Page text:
Health News Review

The story promises information about a “new eye test” and “a new way of identifying people at risk of glaucoma years before vision loss happens.” But the test is never adequately described.  And the supposed benefits are not explained in a meaningful way.

 

Our Review Summary

Stories that include claims about new technologies need to be more rigorous than this one was.  Consumers don’t need a text book or a journal article.  But our 10 criteria can be addressed readily.  And if they were, consumers would be given far more of the information they need to make sense about new approaches and research studies.


Why This Matters

This story missed on what are arguably our most two important criteria:  explaining costs and benefits.  These issues matter in all health care news stories.

It also missed a key point addressed in our “Does the story seem to grasp the quality of the evidence?” criterion. See below.


Criteria

Not Satisfactory

Does the story adequately discuss the costs of the intervention?

Not Satisfactory

The story didn’t include anything about costs.

What will it cost to use the “computer-based imaging tool” described in the story?  We’re not told. There is no information on the cost of expanding the use of retinal photographs to a wider population.

Not Satisfactory

Does the story adequately quantify the benefits of the treatment/test/product/procedure?

Not Satisfactory

A clear example of how incomplete relative risk reduction/benefit figures can be.  The story only says that “Those with the narrowest vessels at the beginning of the study were four times more likely to have developed glaucoma a decade later.”

But it does not explain:

  • Four times more likely than what?  Four times more likely than 1 in 1,000?  Four times more likely than 1 in 100?  What’s the baseline?  “Four times more likely” loses meaning without this context.
  • Was it the blood vessel thickness measurement by “computer-based imaging tool” that was key?  Or was blood pressure just as good a predictor?  The story stated that “Compared with the group as a whole, those people who were diagnosed with the eye disease during the following decade were older, had higher blood pressure, and were more likely to be female.”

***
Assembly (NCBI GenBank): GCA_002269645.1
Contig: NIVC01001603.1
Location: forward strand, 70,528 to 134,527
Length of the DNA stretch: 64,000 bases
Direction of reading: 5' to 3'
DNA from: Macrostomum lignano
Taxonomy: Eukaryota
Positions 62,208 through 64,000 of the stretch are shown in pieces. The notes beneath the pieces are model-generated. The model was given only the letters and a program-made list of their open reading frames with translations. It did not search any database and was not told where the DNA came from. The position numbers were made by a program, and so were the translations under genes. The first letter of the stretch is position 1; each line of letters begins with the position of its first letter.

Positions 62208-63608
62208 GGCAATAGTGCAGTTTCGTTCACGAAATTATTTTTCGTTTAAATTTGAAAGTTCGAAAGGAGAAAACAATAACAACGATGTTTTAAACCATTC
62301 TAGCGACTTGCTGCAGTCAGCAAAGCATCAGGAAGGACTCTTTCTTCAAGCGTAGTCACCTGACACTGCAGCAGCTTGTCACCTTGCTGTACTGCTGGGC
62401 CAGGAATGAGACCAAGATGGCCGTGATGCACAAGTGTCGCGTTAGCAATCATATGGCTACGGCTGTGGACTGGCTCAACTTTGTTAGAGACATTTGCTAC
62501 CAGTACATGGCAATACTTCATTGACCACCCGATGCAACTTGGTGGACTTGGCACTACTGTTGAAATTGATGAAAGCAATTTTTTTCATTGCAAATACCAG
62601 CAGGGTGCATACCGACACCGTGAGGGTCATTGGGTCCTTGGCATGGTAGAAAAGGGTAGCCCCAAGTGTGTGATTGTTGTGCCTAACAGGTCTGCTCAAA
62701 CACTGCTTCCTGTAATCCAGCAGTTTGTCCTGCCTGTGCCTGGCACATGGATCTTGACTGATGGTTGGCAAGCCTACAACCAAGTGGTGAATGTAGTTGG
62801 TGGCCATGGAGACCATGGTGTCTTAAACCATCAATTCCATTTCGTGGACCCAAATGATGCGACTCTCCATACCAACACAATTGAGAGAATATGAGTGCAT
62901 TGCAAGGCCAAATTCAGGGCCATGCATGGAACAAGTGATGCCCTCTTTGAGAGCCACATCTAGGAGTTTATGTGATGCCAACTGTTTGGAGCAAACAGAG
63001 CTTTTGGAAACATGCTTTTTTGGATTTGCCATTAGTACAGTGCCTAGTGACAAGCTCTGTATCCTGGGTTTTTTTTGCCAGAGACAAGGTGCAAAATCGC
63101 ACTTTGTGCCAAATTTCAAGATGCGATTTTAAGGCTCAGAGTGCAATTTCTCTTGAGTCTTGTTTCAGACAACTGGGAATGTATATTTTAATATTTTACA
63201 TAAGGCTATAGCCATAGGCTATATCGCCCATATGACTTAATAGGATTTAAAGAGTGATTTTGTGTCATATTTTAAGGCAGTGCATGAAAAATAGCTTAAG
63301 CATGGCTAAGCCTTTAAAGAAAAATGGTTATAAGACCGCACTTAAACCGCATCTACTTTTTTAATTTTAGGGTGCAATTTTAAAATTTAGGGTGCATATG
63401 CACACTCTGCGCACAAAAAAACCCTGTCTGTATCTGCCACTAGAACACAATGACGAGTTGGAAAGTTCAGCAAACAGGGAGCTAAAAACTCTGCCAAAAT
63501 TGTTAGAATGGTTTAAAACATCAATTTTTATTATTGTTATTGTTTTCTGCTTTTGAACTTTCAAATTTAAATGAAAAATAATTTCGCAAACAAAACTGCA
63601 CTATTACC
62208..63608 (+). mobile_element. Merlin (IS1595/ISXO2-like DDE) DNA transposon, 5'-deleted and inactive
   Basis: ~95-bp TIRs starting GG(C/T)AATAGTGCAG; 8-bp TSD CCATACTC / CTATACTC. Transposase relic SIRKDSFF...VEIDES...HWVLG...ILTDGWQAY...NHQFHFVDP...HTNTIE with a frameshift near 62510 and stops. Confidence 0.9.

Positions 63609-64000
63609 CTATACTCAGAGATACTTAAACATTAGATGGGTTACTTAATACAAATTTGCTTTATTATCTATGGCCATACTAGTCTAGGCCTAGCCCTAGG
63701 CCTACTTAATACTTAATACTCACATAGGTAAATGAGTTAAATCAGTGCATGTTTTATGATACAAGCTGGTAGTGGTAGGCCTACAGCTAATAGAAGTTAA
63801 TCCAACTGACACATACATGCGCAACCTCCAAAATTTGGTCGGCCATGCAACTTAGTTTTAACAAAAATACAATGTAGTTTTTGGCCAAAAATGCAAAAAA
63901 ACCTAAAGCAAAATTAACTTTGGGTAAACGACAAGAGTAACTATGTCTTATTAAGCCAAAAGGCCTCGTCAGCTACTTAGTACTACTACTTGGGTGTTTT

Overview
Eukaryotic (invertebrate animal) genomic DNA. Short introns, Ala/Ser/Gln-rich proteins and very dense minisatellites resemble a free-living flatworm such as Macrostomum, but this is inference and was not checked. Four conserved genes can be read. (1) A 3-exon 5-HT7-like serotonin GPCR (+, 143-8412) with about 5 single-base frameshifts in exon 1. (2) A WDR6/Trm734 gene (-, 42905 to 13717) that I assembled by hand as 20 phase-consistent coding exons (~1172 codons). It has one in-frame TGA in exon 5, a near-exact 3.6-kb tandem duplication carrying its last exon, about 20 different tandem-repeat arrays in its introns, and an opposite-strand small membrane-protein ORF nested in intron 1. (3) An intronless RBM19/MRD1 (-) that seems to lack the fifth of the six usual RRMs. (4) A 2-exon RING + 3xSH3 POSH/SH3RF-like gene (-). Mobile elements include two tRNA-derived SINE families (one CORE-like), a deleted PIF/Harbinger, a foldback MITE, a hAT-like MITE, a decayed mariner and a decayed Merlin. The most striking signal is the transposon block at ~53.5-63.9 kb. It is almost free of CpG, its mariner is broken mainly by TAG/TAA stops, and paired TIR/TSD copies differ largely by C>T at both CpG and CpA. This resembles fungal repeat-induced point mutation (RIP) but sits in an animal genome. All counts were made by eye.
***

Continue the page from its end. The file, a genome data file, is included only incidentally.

Not Applicable

Does the story adequately explain/quantify the harms of the intervention?

Not Applicable

Not applicable.  There wasn’t any discussion of potential harms and we can’t think of any – besides the obvious one of unnecessary glaucoma screening in some cases.

Not Satisfactory

Does the story seem to grasp the quality of the evidence?

Not Satisfactory

At least the story included the independent perspective from an eye surgeon, who said:

“It remains to be seen if this approach will help us identify people at risk for glaucoma sooner,” he says. “We have a number of tools now to help us do that, but we’ve got to get people in our offices to use them.”

But there certainly wasn’t the kind of rigorous evaluation of the evidence that we would have liked to see in such a story.

The test is actually just computer analysis of retinal photographs, which many people have experience with for diabetic eye screening.  Placing the study in that context would be very helpful for readers who are trying to understand the study.  Also, the story doesn’t mention that 33% of participants are lost to follow-up.  Since only about 3% of participants with complete follow-up developed glaucoma, the actual number of patients among the “missing” 33% who developed glaucoma are likely to significantly influence the results and potentially the conclusions to be drawn.

Satisfactory

Does the story commit disease-mongering?

Satisfactory

No disease mongering of glaucoma in the story.

Satisfactory

Does the story use independent sources and identify conflicts of interest?

Satisfactory

The closing comment from an independent eye surgeon provided some necessary – albeit late and brief – perspective.

Satisfactory

Does the story compare the new approach with existing alternatives?

Satisfactory

Again, we’ll give the story the benefit of the doubt for at least nodding in the direction of other alternatives.  For example:

  • The researchers concluded that measuring retinal-vessel narrowing could help identify people at risk for glaucoma. But they added that blood pressure and other factors that can contribute to vessel size would need to be considered.
  • Eye surgeon Mark Fromer, MD, of Lenox Hill Hospital in New York City, agrees that having regular eye exams is the best protection against vision loss associated with aging.“It remains to be seen if this approach will help us identify people at risk for glaucoma sooner,” he says. “We have a number of tools now to help us do that, but we’ve got to get people in our offices to use them.”
Not Satisfactory

Does the story establish the availability of the treatment/test/product/procedure?

Not Satisfactory

There was no discussion of what the “computer-based imaging tool” really was.  Is it equipment already readily available and in use?  If not, what is it, and what would it take to implement?

No details were provided – a weak spot in the story.

The story should have made the connection between retinal photography that is currently done for diabetic eye screening and this new, alternative use of the same images.

Not Satisfactory

Does the story establish the true novelty of the approach?

Not Satisfactory

Related to the unsatisfactory “Availability” score above, since no details were given about the “computer-based imaging tool,” we don’t know anything about how novel it is (or isn’t).

Satisfactory

Does the story appear to rely solely or largely on a news release?

Satisfactory

It does not appear that the story relied solely or largely on a news release.

Total Score: 4 of 9 Satisfactory


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